History of The Wistar Institute Cancer Center

Birth of the Cancer Center


In 1957, Hilary Koprowski, M.D., was appointed director of the Institute—a position he would hold for 34 years. Under his leadership, Wistar scientists began to devote increasing efforts to cancer research and made significant advances in tumor virology, carcinogenesis, and molecular biology.

In recognition of this increased focus on cancer research, the National Cancer Institute named Wistar as one of the first federally designated Cancer Centers. Today, Wistar is one of only seven NCI-designated Cancer Centers devoted solely to basic research. The Institute's capabilities in cancer research were greatly enhanced in 1975 with the addition of a cancer wing to Wistar’s main building, supported by $5 million provided by a construction grant from the NCI, as well as private donations. 

From 1975 until 1990, the Cancer Center focused its efforts on DNA and RNA tumor viruses and tumor immunology, using the developing technology of monoclonal antibodies. In the 1980s, emerging interest in molecular genetics led some Wistar scientists to concentrate their research on genes that contribute to the development of cancer.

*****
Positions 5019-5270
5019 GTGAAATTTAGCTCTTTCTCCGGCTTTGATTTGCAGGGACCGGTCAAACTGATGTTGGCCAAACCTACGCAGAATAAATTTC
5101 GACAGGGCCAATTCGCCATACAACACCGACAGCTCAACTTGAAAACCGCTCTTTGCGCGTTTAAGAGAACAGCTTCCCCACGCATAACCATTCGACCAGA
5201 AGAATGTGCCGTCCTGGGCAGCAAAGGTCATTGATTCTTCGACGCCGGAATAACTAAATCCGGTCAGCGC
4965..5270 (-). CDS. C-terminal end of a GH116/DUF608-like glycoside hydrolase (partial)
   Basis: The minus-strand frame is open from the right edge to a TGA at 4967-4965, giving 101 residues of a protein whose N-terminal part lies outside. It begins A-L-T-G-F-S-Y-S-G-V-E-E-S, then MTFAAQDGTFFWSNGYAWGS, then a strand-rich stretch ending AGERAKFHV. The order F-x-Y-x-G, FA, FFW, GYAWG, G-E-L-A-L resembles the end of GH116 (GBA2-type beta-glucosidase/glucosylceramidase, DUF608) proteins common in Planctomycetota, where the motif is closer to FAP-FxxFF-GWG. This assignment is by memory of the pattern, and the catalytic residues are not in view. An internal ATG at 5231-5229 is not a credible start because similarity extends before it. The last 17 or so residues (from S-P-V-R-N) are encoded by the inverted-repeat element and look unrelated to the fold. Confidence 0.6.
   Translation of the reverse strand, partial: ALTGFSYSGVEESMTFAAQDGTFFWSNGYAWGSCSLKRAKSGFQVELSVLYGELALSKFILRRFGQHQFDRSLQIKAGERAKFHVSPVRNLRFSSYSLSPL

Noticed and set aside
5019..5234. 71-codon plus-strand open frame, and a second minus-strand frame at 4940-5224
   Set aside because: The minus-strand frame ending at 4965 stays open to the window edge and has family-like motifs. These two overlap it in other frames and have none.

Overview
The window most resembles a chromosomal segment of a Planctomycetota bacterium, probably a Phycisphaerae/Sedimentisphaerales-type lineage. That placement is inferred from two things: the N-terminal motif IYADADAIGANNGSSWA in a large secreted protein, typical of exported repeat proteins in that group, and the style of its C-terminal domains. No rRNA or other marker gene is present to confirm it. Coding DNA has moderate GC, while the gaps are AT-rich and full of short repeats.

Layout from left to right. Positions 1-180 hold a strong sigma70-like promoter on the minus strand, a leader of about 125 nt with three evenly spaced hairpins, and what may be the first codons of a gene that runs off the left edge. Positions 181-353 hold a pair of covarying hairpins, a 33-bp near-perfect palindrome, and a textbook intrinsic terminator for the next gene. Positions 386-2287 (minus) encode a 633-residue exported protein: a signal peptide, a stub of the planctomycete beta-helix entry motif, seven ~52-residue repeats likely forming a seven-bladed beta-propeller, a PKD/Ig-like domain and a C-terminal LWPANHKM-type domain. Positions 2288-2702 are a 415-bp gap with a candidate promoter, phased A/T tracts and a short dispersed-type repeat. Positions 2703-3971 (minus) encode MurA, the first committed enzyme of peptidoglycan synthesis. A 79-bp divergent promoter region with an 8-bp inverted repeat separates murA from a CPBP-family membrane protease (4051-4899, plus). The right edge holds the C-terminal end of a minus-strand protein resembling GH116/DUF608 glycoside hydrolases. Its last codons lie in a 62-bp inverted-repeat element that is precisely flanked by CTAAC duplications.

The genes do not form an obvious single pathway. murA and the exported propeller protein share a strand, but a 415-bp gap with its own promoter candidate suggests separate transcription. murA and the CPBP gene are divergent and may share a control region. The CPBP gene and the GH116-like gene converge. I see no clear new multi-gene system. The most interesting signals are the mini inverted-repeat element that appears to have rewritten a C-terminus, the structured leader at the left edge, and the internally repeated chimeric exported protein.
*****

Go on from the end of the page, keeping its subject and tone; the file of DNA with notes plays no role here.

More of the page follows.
A New Era Dawns

In 1991, Giovanni Rovera, M.D., became director of the Institute and Cancer Center. Rovera’s long-standing commitment to cancer research led him to recruit a talented group of young cancer investigators with expertise in genetics, structural biology, biology, and immunology. The Institute’s basic science programs were restructured to align with research opportunities and faculty interests.  Upon Rovera’s retirement in 2000, Clayton Buck, Ph.D., became acting director.

Russel E. Kaufman, M.D., was appointed director and CEO of the Institute and director of the Cancer Center in 2002. He embarked on strategic planning, faculty recruitment, and facility enhancements that would usher in a new era of growth and vitality for The Wistar Institute Cancer Center.

In 2010 cancer biologist Dario C. Altieri, M.D., was appointed director of Wistar’s Cancer Center and also became the Institute’s first Chief Scientific Officer. Altieri continues Kaufman’s legacy in growing the Cancer Center, seeking to recruit a “critical mass” of multidisciplinary researchers who can further both the Institute’s excellence in basic scientific research and the Institute’s ongoing efforts in translating discoveries into practical therapies to prevent and treat cancer.

In 2012, the Wistar Institute Cancer Center restructured its programmatic areas, and introduced a new program, Tumor Microenvironment and Metastasis, to complement existing programs in Molecular and Cellular Oncogenesis and Gene Expression and Regulation.  The changes better support new research themes developed by Wistar faculty, continue to build on Wistar’s scientific excellence, and ultimately fulfill the overarching institutional goal of merging basic, mechanistic cancer research with disease-relevant advances pertinent to cancer prevention, diagnosis and therapy.